The drought is spreading, but how long will it last?
It's been a summer of extreme weather across the county. This week marks one month where at least half of the country has reported "moderate drought" in the U.S. Drought Monitor. The Hudson Valley is no exception.
On Tuesday afternoon, Gov. Kathy Hochul directed the New York State Department of Environmental Conservation to issue an updated drought watch, which now includes the entire Hudson Valley except for Westchester County. According to the Agency, "A 'watch' is the first of four levels of state drought advisories. There are no statewide mandatory water use restrictions in place under a drought watch, but residents are strongly encouraged to voluntarily conserve water. Local public water suppliers may require conservation measures, depending upon local needs and conditions."
The drought is caused by a combination of below average rainfall this summer and above average temperatures.
Putnam County has experienced the biggest rain deficits in the entire state over the past two months.
Parts of the county have reported rain deficits of 6 inches. Meanwhile in Westchester County, White Plains has reported average temperatures more than 2 degrees above normal since June 1.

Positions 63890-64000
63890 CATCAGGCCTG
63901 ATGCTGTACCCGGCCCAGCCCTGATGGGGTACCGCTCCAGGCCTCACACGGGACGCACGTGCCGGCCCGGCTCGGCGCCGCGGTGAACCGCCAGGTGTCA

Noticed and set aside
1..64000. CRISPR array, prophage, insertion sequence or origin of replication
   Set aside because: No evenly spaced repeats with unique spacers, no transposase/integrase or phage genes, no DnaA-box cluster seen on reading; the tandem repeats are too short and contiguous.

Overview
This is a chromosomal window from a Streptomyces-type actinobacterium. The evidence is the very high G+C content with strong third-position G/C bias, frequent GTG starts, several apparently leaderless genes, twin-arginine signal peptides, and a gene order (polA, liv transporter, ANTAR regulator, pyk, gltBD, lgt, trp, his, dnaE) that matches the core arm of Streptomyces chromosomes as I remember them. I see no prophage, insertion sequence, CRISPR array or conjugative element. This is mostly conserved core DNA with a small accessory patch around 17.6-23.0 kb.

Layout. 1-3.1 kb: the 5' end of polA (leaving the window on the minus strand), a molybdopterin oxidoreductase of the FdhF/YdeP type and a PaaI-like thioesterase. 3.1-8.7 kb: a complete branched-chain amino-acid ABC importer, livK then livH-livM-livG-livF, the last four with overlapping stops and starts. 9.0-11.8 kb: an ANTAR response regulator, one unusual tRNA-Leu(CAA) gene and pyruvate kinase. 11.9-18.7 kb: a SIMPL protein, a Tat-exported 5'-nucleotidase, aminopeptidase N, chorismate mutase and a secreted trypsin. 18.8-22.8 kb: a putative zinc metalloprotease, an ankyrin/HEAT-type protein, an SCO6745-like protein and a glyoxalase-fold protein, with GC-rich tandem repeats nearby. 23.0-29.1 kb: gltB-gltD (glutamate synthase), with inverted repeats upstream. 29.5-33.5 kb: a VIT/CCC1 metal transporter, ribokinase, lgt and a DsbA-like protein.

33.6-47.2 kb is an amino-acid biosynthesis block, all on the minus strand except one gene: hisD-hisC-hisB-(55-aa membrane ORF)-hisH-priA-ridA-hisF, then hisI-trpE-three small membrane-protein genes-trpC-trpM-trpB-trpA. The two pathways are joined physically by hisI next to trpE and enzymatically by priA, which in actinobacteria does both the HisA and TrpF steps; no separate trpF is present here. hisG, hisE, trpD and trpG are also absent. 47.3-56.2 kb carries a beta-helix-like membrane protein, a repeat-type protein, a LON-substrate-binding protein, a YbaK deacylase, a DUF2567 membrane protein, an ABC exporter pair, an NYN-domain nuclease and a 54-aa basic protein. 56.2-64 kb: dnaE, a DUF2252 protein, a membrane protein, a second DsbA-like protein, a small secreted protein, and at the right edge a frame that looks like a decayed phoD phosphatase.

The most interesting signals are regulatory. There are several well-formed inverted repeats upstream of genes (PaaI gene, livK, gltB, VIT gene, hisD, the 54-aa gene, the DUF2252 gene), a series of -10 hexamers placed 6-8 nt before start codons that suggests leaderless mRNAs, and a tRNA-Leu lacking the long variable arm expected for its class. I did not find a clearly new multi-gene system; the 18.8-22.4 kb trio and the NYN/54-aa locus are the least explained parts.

As of Aug. 15, the summer rain deficit is 2.78 inches in White Plains. Temperatures have been consistently warm across our region. In Poughkeepsie, several record high temperatures were broken this summer. It reached 99 on Aug. 4, which was the hottest summer day in Poughkeepsie since 2011.
The U.S. Drought Monitor has classified nearly the entire Hudson Valley under at least "abnormally dry" conditions. As of the most recent report from Thursday, Aug. 11 - the Hudson Valley entered "severe drought" status for the first time in more than five years (March 14, 2017). Severe drought includes most of Putnam County as well as southeast Dutchess County and West Point in Orange County.
A severe drought is a level 3 out of 5 on the US Drought Monitor's Classification Scheme. According to the Drought Monitor's Table of Impacts, the severe drought classification often indicates areas where water quality is becoming poor, irrigation ponds are dry, water restrictions are implemented, and groundwater is declining.
There are also effects on specialty crop yields and wildlife may move to farms to forage for food.
The drought may not be around for long. It's been classified as a "short-term drought" which typically lasts less than six months. Short term droughts have impacts on agriculture and grasslands as well as gardens and ornamental landscaping.
Long-term droughts have farther reaching impacts on agriculture, hydrology (lakes and rivers), and ecology (native plants and wildlife). Long-term droughts persist for more than a year.
The latest drought monitor will be released on Thursday, Aug. 18. We're anticipating the drought conditions in the Hudson Valley will be worse in the new outlook.